Church of Scientology of Tampa Expands Into New Historic Landmark Ybor Square Home

March 15, 2011 at 3:09 am (Church of Scientology) ()

Church of Scientology Tampa

This weekend marks the hundredth birthday of Scientology Founder L. Ron Hubbard (March 13, 1911). The celebration began Saturday evening, March 12, with a momentous Centennial Event including a two-hour biographical presentation of the Founder’s life. It was attended by more than 6,000 in Clearwater, Florida.

The following day, Sunday, March 13, thousands of Scientologists next gathered for a Grand Opening ceremony to dedicate the Church of Scientology of Tampa in its new home, the landmark Ybor Square. The new Tampa Church was made necessary by a fourfold growth in Tampa’s Scientology congregation over the past decade.

The 88,000-square-foot Church houses a Public Information Center presenting the beliefs and practices of Scientology, including the life of its Founder. The Information Center further presents an overview of all Church-sponsored humanitarian programs, including its initiatives for Human Rights, drug education and prevention, literacy and learning centers, as well as its world-famed Volunteer Minister program providing disaster relief and indiscriminate help. The Public Information Center also includes multimedia displays with nearly 500 documentary films.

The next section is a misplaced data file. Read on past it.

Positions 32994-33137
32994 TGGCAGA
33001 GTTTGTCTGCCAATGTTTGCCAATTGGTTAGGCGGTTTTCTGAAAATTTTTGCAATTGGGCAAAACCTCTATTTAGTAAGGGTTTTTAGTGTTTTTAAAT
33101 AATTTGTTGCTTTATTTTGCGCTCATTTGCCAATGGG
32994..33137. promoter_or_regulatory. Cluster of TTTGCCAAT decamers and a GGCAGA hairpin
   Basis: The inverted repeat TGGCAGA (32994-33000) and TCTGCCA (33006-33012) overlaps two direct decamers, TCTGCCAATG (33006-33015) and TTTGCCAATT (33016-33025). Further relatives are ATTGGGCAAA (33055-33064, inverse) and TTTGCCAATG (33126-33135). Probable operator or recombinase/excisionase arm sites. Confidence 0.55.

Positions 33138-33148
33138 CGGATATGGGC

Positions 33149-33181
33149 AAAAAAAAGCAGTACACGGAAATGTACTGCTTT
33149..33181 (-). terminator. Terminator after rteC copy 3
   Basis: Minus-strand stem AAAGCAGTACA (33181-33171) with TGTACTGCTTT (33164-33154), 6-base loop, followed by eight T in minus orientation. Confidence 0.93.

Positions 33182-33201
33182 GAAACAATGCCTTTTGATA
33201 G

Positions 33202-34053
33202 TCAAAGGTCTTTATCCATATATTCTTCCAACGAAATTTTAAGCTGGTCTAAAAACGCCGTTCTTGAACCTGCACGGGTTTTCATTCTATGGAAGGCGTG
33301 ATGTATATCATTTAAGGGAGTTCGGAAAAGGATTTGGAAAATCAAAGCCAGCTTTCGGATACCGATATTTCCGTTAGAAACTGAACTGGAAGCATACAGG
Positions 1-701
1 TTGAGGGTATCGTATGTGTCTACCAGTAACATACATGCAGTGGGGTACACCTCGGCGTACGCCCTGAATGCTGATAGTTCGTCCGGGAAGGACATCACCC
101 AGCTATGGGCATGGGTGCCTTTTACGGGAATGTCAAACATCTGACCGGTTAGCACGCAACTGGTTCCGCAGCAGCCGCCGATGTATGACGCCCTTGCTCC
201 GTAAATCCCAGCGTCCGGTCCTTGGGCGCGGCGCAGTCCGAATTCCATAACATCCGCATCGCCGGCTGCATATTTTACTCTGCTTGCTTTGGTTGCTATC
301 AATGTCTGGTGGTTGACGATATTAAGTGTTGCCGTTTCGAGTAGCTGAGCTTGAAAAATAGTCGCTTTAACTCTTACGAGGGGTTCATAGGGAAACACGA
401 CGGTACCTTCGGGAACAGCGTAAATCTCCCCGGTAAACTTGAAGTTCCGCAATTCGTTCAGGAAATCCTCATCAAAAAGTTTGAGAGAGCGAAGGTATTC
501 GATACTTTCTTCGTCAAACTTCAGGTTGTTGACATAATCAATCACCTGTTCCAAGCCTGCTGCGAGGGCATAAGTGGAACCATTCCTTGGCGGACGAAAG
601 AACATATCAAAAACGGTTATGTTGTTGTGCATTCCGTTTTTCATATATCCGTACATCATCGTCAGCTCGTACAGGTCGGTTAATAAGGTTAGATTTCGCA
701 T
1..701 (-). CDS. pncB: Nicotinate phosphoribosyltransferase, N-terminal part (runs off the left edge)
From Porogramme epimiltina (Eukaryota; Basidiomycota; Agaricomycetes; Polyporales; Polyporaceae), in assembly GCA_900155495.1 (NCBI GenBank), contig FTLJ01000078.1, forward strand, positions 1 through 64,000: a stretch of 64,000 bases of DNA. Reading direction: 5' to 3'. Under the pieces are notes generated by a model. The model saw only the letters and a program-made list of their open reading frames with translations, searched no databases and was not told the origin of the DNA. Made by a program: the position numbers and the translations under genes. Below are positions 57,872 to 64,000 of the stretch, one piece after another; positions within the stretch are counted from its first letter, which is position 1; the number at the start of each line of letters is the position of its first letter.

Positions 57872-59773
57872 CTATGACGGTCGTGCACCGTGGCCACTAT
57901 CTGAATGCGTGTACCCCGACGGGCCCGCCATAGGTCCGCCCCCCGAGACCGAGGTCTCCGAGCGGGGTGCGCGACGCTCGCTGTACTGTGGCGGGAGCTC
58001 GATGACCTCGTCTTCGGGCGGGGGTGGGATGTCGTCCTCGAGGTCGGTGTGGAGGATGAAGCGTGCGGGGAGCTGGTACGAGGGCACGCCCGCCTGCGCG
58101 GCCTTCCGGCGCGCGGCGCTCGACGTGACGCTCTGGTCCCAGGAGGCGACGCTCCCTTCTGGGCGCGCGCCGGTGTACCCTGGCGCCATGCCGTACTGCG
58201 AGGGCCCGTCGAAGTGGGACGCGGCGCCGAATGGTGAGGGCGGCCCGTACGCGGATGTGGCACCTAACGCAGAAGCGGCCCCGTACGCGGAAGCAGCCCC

Ybor Square is a designated National Historic Landmark. Originally built in the late 1880s by city father Vicente Ybor, the complex of three buildings served as the “cigar capital of the world” at the turn of the 19th century. In making Ybor Square its home, the Church has meticulously restored the historic site. It features period artifacts, including an original tobacco press, original embossed tin panel ceilings and original wrought iron steps at the entrance. Also preserved is the building’s “lectern,” the wooden platform from which “readers” read to workers to both entertain and educate.

At the Grand Opening ribbon-cutting ceremony, Church Executive Director, Lynn Irons, reflected on the significance of the new Tampa Church and the historically ethnic community it serves:

“The Cuban, Spanish, Italian, Jewish and German populations who settled here all thrived—thanks to the creation of Mutual Aid Societies. These societies were created by immigrants for immigrants. And it is in the same proud tradition of service to the community that we open this Church of Scientology today, in Ybor City.” Mr. Irons went on to say, “We bring the infinite value of L. Ron Hubbard’s priceless discoveries and technologies to improve the community and the human condition. Accordingly, we are very proud to expand in Ybor and in Tampa.”

Officially dedicating the building was Mr. David Miscavige, Chairman of the Board Religious Technology Center and ecclesiastical leader of the Scientology religion. In addressing the assembly, Mr. Miscavige placed the occasion in historical perspective for the worldwide religion: